With Aaron Taylor-Johnson, Ken Watanabe, Bryan Cranston, Elizabeth Olsen, Juliette Binoche, Sally Hawkins, David Strathairn

Written by Max Borenstein & Dave Callaham
Directed by Gareth Edwards

So, when I heard Godzilla is getting another Western reboot (as opposed to a sequel), I thought: what the hell? Roland Emmerich just made his version the other day! - until I realized that was 16 years ago!! It came out when my nephew was born and he's now old enough to get a car learners' license…! 

So, does it boil down to enough time elapsing to cash in on a new generation and add some 3D flair? Even if this is the case, thankfully they pulled a more impressive rabbit from the hat.

Gojira, the legendary Japanese 'king of monsters' (a city stomping gigantic beast) has come a long way since its inception in the mid-'50s. These classic (often crude) movies with a dude-in-a-suit trashing miniature cities and fighting other rubber creatures in slow-motion does have a huge cult following, not just amoung Japanoholics and cheese aficionados, but here a broader demanding modern audience has to be convinced (not only by the cast and crew, but almost more importantly, via an army of CGI creators and FX personel).  

Here (as with so many recent movies including superhero reinventions) the origin of this character is rewritten into a modern context.  

The impetus for this one kicks off in the late-'90s when scientists find a gigantic chrysalis-like pod in a Philippine quarry.  This coincides with a Japanese nuclear plant meltdown and an American nuclear tech losing his wife in the process.  Jumping to present day, the guy is obsessed with finding what he believes points to something more mysterious, landing him on the wrong side of the law.  His now grown (estranged) son is a military man with a family, and has to go to Japan to get his dad out of the hot water.  But, this places him in the middle of a seismic global event with ancient gargantuan creatures that feed on radiation and causing havoc in the process (helpless humans and their cities simply in their path).  And yes, the governments have known about these creatures for half a century.  The main culprit here is known as a Muto (Massive Unidentified Terrestrial Organism - in many ways reminiscent of the Cloverfield monster).  Godzilla has been lured out of its deep earth hibernation by the emergence of these creatures, drawn to them as a natural equalizer having to restore the natural balance, by kicking ass!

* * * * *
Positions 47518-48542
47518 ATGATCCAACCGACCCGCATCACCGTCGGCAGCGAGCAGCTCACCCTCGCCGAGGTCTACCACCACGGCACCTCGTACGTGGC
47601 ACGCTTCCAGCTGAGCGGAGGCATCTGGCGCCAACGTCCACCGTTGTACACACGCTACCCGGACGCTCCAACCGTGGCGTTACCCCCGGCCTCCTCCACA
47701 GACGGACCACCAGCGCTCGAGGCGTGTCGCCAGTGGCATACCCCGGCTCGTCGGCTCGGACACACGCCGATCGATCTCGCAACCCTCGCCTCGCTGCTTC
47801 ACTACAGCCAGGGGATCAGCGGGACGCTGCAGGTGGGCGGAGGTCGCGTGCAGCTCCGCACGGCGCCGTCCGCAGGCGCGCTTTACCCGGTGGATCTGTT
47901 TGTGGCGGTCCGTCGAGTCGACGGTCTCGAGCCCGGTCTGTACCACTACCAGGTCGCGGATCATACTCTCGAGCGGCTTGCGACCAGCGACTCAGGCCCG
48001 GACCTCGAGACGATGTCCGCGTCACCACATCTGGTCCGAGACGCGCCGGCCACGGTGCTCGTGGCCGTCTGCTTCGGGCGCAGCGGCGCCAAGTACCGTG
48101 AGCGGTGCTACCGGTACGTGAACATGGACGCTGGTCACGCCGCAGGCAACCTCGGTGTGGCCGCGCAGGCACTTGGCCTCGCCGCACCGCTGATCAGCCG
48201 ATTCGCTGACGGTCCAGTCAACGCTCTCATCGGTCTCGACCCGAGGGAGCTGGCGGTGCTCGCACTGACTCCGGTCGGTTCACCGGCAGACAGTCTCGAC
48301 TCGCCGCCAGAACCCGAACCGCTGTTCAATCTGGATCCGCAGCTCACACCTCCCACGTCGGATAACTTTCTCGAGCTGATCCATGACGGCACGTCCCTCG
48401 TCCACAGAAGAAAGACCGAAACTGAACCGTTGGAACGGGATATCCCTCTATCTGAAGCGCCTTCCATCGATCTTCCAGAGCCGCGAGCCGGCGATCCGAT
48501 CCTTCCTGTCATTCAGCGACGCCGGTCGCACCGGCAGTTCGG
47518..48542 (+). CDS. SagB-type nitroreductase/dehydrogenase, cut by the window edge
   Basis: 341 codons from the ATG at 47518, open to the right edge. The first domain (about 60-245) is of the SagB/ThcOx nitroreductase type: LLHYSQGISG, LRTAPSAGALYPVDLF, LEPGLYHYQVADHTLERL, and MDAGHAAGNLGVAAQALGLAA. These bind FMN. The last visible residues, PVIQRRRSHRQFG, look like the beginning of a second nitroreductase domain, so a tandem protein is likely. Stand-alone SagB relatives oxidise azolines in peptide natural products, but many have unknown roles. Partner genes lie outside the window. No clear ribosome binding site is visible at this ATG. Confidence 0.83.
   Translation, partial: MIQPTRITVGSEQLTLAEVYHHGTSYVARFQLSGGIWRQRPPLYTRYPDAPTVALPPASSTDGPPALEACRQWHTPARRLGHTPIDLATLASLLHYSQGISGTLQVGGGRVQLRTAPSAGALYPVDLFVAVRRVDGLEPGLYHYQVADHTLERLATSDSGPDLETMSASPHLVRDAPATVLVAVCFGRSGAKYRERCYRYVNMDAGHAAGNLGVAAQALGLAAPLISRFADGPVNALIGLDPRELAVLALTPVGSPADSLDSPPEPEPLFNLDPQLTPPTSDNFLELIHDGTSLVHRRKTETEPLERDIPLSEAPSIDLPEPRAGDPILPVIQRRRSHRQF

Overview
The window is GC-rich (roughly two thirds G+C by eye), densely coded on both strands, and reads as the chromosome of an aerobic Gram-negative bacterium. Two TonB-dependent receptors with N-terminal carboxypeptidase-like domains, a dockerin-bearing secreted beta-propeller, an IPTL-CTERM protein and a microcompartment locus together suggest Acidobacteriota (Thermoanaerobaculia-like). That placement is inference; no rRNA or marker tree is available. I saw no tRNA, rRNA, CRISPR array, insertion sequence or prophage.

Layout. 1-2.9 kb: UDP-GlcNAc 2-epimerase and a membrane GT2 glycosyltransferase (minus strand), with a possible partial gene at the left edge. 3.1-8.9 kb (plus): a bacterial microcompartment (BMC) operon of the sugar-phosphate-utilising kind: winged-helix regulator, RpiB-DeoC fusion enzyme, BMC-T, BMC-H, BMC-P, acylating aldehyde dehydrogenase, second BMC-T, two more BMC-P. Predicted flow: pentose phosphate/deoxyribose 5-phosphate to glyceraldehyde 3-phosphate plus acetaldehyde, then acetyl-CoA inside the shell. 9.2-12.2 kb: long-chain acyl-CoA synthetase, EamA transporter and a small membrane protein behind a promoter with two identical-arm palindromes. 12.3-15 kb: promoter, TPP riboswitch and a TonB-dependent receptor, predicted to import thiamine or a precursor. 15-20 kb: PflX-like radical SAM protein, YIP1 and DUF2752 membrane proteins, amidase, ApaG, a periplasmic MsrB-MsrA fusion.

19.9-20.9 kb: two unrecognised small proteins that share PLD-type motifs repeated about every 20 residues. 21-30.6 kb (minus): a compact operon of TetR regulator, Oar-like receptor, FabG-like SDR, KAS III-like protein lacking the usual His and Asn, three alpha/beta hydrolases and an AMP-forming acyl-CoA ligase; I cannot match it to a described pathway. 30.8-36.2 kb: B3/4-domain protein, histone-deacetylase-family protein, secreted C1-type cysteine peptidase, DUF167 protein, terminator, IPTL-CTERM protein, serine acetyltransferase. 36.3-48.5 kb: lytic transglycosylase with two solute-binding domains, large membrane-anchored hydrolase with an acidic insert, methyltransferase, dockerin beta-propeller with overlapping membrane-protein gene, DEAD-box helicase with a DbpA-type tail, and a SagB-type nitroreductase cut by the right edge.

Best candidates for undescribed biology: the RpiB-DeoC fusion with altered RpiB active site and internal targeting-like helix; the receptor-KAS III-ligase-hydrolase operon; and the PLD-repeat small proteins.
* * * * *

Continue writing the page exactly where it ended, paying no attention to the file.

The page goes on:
The military's weaponry is useless against the monsters, and the only hope to stop the Muto is Godzilla - making him the hero and unlikely ally.
Traversing the planet from the Philippines and Hawaii to Las Vegas and San Francisco, this time New York is spared as these enormous beasts sow destruction wherever they set foot, beating the hell out of each other.    Godzilla

Naturally the separation factor / family break-up in the midst of the chaos has to be included, but in the greater scheme of things doesn't sap it up too much. Let's face it, it's all about the monsters - humans are mere dramatic devices and collateral damage!

The filmmakers made a point of giving Godzilla the classic look of its origins, and less of a dinosaur / lizard aesthetic. 
Director Edwards hit the young filmmaker jack-pot by landing this gig, having made one feature film before this, the cult favourite Monsters.

On the 3D front, while there are a few moments, nothing really jumps out at you, so it won't be a loss if you catch this in 2D (in fact, the picture will be brighter).

On the whole this is huge, spectacular and thoroughly enjoyable, and not an empty re-take.

In hindsight, many are ripping into Emmerich's '98 version, but for all of its flaws, it was a large scale entertainment spectacle building on the new form of story-telling re-introduced by movies like Jurassic Park, thanks to new digital advances.

5 / B
- Paul Blom

0 1 2 3 4 5 6
- A
- B - C

Click below for the Roland Emmerich version of Godzilla


never let a review decide for you, but for those who need a rating, see the Flamedrop scale below
6 - Volcanic
5 - Blistering
4 - Hot
3 - Smolder
2 - Room Temperature
1 - Fizzled
0 - Extinguished

A: Multi-Viewing Potential

B: Could Enjoy A 2nd Look

C: Once Should Suffice

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